"I use different colored folders for each school," she said. "I've 
brought the wrong papers to school, but I have not yet gone to the wrong 

Ms. Lynch may be an extreme example. But adjuncts, or part-timers, make 
up the majority of higher-education teachers on Long Island, and their 
numbers are growing.

Experts agree that the main reason adjuncts are in demand is that they 
are cheap labor.

In Hofstra's department of speech communications and rhetorical studies, 
where Ms. Lynch works, adjuncts account for 70 percent of faculty, and 
Charles Fleischman, the department's acting chairman, readily admitted,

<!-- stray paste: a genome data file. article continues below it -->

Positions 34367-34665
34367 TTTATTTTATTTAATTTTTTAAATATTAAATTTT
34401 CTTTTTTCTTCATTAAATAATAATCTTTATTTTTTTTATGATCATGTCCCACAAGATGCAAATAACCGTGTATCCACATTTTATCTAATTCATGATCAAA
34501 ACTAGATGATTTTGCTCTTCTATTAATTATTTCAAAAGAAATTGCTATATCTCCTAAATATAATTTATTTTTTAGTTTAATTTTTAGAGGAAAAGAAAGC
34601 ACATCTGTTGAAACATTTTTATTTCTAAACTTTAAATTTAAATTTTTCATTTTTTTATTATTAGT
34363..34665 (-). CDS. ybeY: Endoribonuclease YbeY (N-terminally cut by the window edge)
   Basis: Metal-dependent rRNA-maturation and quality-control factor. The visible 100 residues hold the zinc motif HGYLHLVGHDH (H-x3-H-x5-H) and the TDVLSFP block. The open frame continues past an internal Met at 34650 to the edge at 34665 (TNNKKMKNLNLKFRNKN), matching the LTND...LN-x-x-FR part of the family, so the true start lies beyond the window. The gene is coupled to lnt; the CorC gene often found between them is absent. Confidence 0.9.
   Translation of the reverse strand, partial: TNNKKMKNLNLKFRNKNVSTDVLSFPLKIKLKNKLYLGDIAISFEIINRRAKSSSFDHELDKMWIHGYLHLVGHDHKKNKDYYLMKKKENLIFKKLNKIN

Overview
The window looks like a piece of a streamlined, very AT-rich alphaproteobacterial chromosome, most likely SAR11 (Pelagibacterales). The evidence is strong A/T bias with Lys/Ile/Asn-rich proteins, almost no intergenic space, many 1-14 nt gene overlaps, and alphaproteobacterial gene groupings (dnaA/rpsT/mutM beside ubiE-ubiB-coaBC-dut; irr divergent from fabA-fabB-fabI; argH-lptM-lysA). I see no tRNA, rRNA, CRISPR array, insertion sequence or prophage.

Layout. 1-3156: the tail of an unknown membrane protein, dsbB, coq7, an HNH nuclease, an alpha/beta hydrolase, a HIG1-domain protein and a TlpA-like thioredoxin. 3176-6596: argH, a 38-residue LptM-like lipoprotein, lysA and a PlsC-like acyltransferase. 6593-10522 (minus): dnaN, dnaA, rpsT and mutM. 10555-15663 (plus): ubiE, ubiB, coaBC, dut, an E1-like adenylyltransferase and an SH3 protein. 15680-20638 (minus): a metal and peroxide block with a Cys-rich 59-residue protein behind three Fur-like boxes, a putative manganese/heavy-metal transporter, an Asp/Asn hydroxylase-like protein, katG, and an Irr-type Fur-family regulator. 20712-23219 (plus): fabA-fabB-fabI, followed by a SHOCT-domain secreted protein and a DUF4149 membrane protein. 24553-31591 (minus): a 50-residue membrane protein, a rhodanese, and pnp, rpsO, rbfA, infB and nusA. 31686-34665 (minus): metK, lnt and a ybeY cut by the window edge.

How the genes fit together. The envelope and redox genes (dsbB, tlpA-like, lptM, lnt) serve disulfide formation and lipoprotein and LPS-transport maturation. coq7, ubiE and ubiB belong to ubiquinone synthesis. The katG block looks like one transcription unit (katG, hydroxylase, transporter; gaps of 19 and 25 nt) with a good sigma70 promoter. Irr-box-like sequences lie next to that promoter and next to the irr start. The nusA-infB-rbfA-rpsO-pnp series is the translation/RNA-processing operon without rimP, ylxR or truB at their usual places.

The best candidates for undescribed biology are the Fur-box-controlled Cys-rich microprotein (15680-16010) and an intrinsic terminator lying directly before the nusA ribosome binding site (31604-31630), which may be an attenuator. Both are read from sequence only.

"The primary benefits of adjuncts is economic."

While a typical full-time assistant professor earns about $35,000, an 
adjunct who teaches one course might earn $3,000. At Hofstra, the 
typical pay for adjuncts is $2,751 a course compared with a full-timers' 
rate of $3,210. Southampton College pays $2,163 to adjuncts and $3,021 
to full-timers. At Nassau Community, the typical rate for adjuncts is 
$2,238, and a full-time professor can make $2,000 more than that. At 
SUNY-Farmingdale, a typical adjunct salary is $1,785 per course, and at 
SUNY-Stony Brook they receive between $2,500 and $5,000 per course.

"Part-timers are an exploited work force," said Bill Scheuerman, 
president of United University Professions, the faculty union of the 
State University of New York. "They get the least desirable courses and 
times. Their conditions are really intolerable sometimes, but they have 
this hope of getting a full-time position, and that is just not going to 

Even college administrators who must watch the bottom line admit that 
the system has drawbacks.